The Borderlands games are great, filled with crude laughs, lavish bloodshed, and insane variations of loot. The art style fits the tone wonderfully, and it’s carved a fun niche in the gaming world, except for its storytelling. The team at Gearbox definitely upped the level in the sequel, but some of the things added to the first game’s characters felt a bit . . . tacked on. And, managing to get all four vault hunters into the action seemed a bit forced. Why is this important? This series was meant to do more to flesh out these characters who were mostly weapon loadouts in the first game, and in the same way as with the sequel, some things feel a touch odd.
First with the kudos, the art and tone are spot on, though a little darker. Brick’s first lines in the series are freakishly funny and all too appropriate for the character. In this issue, he really gets to shine, which is definitely a treat for us readers. To be fair, all of the main characters are great, the heavier tone to their demeanor absolutely serves the idea of giving these characters more depth and intrigue. Each of the four “players” feels true to their counterparts in both games, I really enjoy the upped sense of skeeviness to Marcus, and Claptrap is on point, because, well, Claptrap. They even made me feel something for the little, metal rodent. For like, a second. Then, he spoke again.
We still don’t really have much tying the foursome together other than “We came to hunt for the Vault” and we’re doing that together. They’re all still learning about each other, but we’re not sure why they’re together in the first place. It makes the trust they share with each other feel a bit plotted.
In Issue #3, we get to meet one of my favorites, Scooter, and here’s where I felt odd. Something about his attitude and posture just feel . . . too put together. Because we’re treated to so much of his rambling, one-sided dialogue in the games, I feel I know the voice and attitude pretty well, and for once his weird nonsense felt out of place with the character on the page. I don’t know quite what it is, but it certainly made me take notice.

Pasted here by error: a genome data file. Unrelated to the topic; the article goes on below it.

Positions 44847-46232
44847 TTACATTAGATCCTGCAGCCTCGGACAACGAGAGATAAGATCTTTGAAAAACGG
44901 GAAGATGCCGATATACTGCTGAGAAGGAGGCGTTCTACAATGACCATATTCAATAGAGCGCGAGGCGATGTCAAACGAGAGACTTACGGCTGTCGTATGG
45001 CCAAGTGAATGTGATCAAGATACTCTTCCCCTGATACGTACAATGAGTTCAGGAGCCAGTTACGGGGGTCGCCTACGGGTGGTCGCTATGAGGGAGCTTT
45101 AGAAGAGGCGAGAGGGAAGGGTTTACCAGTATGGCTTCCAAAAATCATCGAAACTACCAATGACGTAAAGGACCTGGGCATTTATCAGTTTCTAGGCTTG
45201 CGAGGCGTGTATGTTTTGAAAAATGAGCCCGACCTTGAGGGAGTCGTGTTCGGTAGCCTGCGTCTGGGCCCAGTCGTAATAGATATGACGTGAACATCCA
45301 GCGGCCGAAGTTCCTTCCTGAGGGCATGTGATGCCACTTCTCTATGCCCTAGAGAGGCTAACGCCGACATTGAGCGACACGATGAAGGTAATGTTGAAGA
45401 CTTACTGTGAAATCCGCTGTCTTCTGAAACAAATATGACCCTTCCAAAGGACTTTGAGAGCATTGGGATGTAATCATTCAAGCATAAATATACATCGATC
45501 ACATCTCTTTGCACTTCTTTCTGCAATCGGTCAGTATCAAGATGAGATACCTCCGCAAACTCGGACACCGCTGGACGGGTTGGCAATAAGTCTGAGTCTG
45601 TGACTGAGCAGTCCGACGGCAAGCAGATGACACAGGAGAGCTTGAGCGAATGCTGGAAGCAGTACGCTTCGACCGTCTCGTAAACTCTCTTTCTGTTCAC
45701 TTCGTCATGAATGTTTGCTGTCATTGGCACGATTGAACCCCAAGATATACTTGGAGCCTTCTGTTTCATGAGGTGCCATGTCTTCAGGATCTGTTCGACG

Those things aside, this book is great fun. It’s the first time the team seems to be working together, and it goes as well as you expect it to. We finally meet the book’s version of Nine-Toes, and he’s actually much scarier on the page than he was randomly running at you spouting rhetoric in the game. He, too, seems much more composed, but in his case it serves to make him much more interesting and more threatening. He’s still bats–t crazy, but in a Christopher Nolan kind of reserved way, and it’s really fun to look at him as a more intellectual threat.
There’s a ton for any fan of the series to enjoy in this book, which I feel marks the series beginning to carve out its own identity, whereas the first two seemed tied much more to the beginning of the first game. It’s a great way to re-experience all the whackadoo without all the death and annoying condescension of the New-U lady. (Curse you, robotic snark mistress!)
If you haven’t jumped into this series yet, this is a great time. It’s a bold mix of action, comedy, and goofball antics bound with some interesting folks, all lumped into some ridiculous action sequences. There are some differences from the games, but that’s what a different medium does, right? Give you a chance to look at a character in a new way, maybe you find something you like about them all the more.
Well, things are exploding. Enjoy the read, and we’ll see you next time in the Borderlands.
Catch a RIIIIIIIDE!